# Pandas Groupby Dates, then Cumprod of Group?

I have a list of values with datetimes:

```
Â Datetime Val
[[2017-01-01 15:00:00, 2],
[2017-02-05 19:00:00, 3],
[2018-04-22 15:00:00, 6],
[2018-08-02 13:00:00, 3],
[2018-10-03 12:00:00, 3]]
```

I want to group values into N number of equally spaced bins by datetime and then get a list of the cumprod of vals for each group, if a group bin is empty, the cumprod is 1.

My current approach is calculating the first and last timestamp, then using linspace to calculate the equally spaced datetime bins, this is where I'm stuck:

```
n = 5 # 5 equally sized bins
start = pd.Timestamp(df.iloc[0]['datetime'])
end = pd.Timestamp(df.iloc[-1]['datetime'])
bins = np.linspace(start.value, end.value, n+1) # n+1 as linspace is right bound including
groups = pd.to_datetime(bins).values
```

Returns:

```
['2017-01-01T15:00:00.000000000' '2017-05-09T14:24:00.000000000'
'2017-09-14T13:48:00.000000000' '2018-01-20T13:12:00.000000000'
'2018-05-28T12:36:00.000000000' '2018-10-03T12:00:00.000000000']
```

Output with 5 equally spaced bins and the above given example values could be for example:

```
output = [2*3, 1, 1, 6, 3*3] # 1 if there is no "Val" for a bin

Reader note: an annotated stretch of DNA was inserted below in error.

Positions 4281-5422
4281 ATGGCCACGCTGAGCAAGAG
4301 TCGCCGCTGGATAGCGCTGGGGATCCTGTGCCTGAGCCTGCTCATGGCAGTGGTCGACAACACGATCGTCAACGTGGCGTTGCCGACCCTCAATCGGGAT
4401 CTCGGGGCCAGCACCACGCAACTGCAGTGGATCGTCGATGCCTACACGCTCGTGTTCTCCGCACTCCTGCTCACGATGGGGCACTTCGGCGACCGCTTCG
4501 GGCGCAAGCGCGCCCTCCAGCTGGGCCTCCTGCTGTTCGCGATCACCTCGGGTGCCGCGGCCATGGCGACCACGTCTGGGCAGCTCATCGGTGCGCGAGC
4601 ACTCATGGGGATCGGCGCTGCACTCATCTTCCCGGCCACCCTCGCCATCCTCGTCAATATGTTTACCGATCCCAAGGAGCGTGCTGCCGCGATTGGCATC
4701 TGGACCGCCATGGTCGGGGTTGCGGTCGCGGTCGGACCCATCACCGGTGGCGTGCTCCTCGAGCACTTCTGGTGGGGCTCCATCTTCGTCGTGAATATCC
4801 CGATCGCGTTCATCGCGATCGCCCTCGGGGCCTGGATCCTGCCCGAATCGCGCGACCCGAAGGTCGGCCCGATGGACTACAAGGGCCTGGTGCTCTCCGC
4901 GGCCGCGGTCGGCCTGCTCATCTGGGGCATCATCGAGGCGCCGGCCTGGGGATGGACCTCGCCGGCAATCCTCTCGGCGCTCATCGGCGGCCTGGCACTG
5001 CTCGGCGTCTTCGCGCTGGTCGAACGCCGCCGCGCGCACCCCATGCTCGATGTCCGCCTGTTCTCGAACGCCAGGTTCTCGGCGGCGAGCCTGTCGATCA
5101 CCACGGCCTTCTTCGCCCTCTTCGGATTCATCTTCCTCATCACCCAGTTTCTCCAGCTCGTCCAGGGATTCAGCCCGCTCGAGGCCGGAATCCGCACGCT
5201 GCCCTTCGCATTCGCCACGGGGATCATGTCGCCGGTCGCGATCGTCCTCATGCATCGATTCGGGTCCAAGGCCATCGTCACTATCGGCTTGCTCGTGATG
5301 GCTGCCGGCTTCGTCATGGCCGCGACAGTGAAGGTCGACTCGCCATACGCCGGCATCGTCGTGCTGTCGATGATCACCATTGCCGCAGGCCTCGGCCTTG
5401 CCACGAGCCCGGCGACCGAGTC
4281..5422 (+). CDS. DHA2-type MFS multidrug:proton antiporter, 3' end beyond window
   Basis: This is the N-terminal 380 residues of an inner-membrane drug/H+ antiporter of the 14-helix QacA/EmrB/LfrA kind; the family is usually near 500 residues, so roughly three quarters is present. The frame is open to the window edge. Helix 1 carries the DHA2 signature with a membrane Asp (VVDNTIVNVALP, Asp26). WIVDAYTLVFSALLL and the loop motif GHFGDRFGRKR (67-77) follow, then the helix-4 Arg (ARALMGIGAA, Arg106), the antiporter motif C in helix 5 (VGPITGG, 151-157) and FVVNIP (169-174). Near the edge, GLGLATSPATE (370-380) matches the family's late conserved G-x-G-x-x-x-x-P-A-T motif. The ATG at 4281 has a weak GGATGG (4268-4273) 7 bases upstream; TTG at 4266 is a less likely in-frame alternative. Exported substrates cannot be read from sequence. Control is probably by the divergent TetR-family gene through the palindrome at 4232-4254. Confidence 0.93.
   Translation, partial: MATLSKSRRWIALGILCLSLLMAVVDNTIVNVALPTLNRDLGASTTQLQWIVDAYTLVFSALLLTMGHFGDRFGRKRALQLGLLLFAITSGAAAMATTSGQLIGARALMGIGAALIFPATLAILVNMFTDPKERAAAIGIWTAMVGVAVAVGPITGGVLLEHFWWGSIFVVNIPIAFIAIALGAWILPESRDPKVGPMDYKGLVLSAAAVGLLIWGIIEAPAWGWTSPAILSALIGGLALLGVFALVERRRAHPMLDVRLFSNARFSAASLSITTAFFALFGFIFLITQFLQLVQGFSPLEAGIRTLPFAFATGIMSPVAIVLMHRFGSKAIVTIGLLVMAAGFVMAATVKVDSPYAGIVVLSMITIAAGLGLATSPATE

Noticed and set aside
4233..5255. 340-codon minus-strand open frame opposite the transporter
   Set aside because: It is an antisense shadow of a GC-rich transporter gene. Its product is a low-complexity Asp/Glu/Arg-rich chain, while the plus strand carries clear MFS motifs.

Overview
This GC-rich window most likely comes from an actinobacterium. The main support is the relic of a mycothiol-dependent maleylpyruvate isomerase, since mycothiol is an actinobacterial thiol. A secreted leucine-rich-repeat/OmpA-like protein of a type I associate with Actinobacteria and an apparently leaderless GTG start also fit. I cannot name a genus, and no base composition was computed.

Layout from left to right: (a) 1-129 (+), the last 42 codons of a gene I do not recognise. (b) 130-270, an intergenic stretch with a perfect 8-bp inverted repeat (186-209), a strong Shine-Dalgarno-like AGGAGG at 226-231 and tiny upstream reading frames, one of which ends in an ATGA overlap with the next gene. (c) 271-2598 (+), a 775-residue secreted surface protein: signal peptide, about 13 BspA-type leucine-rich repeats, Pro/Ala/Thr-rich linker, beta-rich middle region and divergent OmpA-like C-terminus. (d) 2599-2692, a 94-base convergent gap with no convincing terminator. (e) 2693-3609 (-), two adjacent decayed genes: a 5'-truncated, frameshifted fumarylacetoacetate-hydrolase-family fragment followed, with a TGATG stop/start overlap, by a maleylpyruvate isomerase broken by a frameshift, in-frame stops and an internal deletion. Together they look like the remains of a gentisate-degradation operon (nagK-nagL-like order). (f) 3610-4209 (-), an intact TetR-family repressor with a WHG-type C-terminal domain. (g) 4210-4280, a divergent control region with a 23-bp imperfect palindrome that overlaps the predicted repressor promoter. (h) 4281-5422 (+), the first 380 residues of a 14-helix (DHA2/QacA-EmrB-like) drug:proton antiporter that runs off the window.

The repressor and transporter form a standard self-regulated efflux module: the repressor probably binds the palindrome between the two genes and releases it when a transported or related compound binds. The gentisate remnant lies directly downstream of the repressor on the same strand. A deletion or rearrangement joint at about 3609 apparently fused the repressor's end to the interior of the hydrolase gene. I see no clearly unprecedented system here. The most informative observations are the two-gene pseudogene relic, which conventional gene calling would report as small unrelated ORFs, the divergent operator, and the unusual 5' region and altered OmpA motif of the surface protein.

```

Is there any efficient/clean way to solve this? I have looked into pd.Grouper but I can't get the freq value to work to output equally spaced datetime groups. Another solution I tried is turning datetimes into epochs, and then using np.digitize to categorize by bins. But this also didn't work out. Appreciate any help, Numpy solutions also welcome.

### 1 Answer

You can use `pd.cut`

to specify your bins easily. Then you need `groupby`

+ `cumprod`

. There might be a smart way to avoid the apply:

```
df.groupby(pd.cut(df.Datetime, bins=5, right=False)).apply(lambda x: x.val.cumprod().max()).fillna(1)
```

### Output:

```
Datetime
[2017-01-01 15:00:00, 2017-05-09 14:24:00) 6.0
[2017-05-09 14:24:00, 2017-09-14 13:48:00) 1.0
[2017-09-14 13:48:00, 2018-01-20 13:12:00) 1.0
[2018-01-20 13:12:00, 2018-05-28 12:36:00) 6.0
[2018-05-28 12:36:00, 2018-10-04 03:21:25.200000) 9.0
dtype: float64
```

I have a feeling this isn't quite what you want, but what about something like

`df.resample('10D').prod().replace(0, 1)`

?